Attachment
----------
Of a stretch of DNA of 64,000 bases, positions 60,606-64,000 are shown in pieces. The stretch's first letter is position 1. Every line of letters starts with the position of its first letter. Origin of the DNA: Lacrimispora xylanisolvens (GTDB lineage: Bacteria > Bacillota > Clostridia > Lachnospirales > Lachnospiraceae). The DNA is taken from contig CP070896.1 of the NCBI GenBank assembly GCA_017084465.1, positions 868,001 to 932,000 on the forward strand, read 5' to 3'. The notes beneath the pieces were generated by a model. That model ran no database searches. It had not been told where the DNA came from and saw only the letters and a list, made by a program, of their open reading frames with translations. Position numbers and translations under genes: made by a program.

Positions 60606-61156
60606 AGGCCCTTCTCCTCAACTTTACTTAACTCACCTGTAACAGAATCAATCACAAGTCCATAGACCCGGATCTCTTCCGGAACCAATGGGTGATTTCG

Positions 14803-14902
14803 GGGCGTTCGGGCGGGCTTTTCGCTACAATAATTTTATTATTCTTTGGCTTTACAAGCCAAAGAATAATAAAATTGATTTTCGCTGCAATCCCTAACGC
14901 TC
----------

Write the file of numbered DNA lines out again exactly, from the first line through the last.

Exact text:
Of a stretch of DNA of 64,000 bases, positions 60,606-64,000 are shown in pieces. The stretch's first letter is position 1. Every line of letters starts with the position of its first letter. Origin of the DNA: Lacrimispora xylanisolvens (GTDB lineage: Bacteria > Bacillota > Clostridia > Lachnospirales > Lachnospiraceae). The DNA is taken from contig CP070896.1 of the NCBI GenBank assembly GCA_017084465.1, positions 868,001 to 932,000 on the forward strand, read 5' to 3'. The notes beneath the pieces were generated by a model. That model ran no database searches. It had not been told where the DNA came from and saw only the letters and a list, made by a program, of their open reading frames with translations. Position numbers and translations under genes: made by a program.

Positions 60606-61156
60606 AGGCCCTTCTCCTCAACTTTACTTAACTCACCTGTAACAGAATCAATCACAAGTCCATAGACCCGGATCTCTTCCGGAACCAATGGGTGATTTCG

Positions 14803-14902
14803 GGGCGTTCGGGCGGGCTTTTCGCTACAATAATTTTATTATTCTTTGGCTTTACAAGCCAAAGAATAATAAAATTGATTTTCGCTGCAATCCCTAACGC
14901 TC